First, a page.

Suncorp Home & Contents Insurance can help to cover the cost of repairing or replacing your home, including permanent fixtures, as well as the stuff inside it.
Say an electrical fault causes a fire and there’s damage to your kitchen, including to your cookware and fridge. You can probably claim the repair and rebuilding costs of the kitchen itself, as well as the cost of replacing the damaged items, up to your sums insured — the maximum amounts we pay out for a home or contents claim.
If you don’t know your sum insured amounts, you can find them on your certificate of insurance, or online.
Depending on what happened, you could also be covered for:
- temporary work to make your home safe again
- debris removal
- temporary accommodation costs if your home cannot be lived in, and
- storage for contents that aren’t secure at your home after the fire.
Limits for each feature can depend on your sums insured and your policy type, so make sure to check the PDS for the specifics.
Am I covered for a fire started at my neighbour’s property?
If your home and contents catch on fire, yes. If the fire does not spread to your property, you could still be covered for heat, ash, soot and smoke damage from the neighbour’s fire if it’s within 100m of your property.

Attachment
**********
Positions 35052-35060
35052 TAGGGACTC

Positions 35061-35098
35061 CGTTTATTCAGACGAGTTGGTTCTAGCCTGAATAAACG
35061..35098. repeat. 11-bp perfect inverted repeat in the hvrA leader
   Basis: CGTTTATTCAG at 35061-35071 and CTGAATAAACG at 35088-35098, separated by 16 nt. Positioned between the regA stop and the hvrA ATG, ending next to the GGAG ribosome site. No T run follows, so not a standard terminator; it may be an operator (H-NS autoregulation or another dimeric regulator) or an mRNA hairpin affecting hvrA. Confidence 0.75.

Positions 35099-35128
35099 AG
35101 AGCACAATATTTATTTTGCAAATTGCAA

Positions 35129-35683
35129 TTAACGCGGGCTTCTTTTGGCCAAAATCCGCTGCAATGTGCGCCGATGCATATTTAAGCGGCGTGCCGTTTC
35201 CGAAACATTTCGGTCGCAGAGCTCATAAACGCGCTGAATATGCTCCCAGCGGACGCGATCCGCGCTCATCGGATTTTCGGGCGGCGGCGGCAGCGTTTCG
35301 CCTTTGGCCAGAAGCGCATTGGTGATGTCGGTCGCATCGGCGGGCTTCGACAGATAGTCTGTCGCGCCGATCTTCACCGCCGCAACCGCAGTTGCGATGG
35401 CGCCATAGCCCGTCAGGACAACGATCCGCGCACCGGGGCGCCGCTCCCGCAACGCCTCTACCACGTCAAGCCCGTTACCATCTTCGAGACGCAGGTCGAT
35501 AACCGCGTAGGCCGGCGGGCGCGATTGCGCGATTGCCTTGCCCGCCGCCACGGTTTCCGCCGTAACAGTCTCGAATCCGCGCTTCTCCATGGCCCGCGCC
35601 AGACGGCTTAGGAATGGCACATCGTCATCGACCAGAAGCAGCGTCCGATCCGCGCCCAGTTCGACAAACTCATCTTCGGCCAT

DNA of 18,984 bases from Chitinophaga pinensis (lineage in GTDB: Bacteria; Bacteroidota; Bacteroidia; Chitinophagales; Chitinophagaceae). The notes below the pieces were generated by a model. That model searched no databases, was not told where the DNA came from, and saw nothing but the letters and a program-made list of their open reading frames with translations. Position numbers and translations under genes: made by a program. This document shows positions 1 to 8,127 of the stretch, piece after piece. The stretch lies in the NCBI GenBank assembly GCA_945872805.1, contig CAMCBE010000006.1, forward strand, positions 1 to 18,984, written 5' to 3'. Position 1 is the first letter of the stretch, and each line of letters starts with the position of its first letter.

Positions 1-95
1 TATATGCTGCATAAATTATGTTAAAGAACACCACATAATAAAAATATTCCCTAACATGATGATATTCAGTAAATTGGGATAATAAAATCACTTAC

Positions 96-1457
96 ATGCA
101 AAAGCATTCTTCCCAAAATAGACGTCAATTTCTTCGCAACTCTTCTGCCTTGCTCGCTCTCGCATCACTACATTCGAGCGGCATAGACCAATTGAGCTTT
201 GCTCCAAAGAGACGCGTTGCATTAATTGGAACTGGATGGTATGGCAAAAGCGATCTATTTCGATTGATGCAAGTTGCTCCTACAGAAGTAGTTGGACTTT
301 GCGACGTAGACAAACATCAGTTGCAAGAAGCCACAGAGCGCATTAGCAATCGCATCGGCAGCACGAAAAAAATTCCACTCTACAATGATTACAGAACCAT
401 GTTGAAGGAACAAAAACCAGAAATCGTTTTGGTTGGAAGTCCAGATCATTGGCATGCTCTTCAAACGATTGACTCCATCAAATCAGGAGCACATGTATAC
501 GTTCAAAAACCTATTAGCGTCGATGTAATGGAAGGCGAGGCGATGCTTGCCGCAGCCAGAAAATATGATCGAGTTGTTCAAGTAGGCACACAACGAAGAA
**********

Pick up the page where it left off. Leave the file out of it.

What isn’t covered by Suncorp Home & Contents Insurance?
Some situations where Suncorp Home & Contents Insurance doesn’t cover fire damage are:
- damage from arcing, scorching and cigarette burns,
- pollution caused by a home heater or kitchen appliance, and
- damage from heat, ash, soot and smoke when your home hasn’t caught on fire, unless it’s caused by a fire at a neighbouring property.
Make sure you’re properly insured
Having the right amount of cover can help you avoid the heartbreak of being underinsured. If you’ve done any recent renovations or bought big ticket items like a new TV, your home and contents may cost more to repair or replace than they would have a couple of years ago. That’s why you should regularly review your sums insured to make sure they reflect your needs if your home or contents were destroyed.
Our Home & Contents Calculator can help give you an estimate if you don’t know where to start. You could also consider enlisting a professional to help value your home, like an architect or builder, so you can get the most accurate picture.
Safeguard yourself from underinsurance
Even if your home sum insured is up to date, there’s no guarantee you won’t be out of pocket in the event of major damage. Included with Suncorp Insurance Classic Extras and Classic Advantages cover, safety net home protection can give you a financial buffer against underinsurance. Depending on your level of cover, you could be covered for a further 25-30% on top of your home sum insured to rebuild your home. This can help give you peace of mind knowing you’re less likely to be out-of-pocket if the worst were to happen.
- How to prepare for a bushfire from the start of building your home
- Are you on the best energy plan?
- How to protect your home from wild weather
Insurance is issued by AAI Limited ABN 48 005 297 807 trading as Suncorp Insurance. Any advice in this information is general advice only and has been prepared without taking into account any person’s objectives, financial situation or needs. You should consider the Product Disclosure Statement before making any decisions about whether to acquire this product.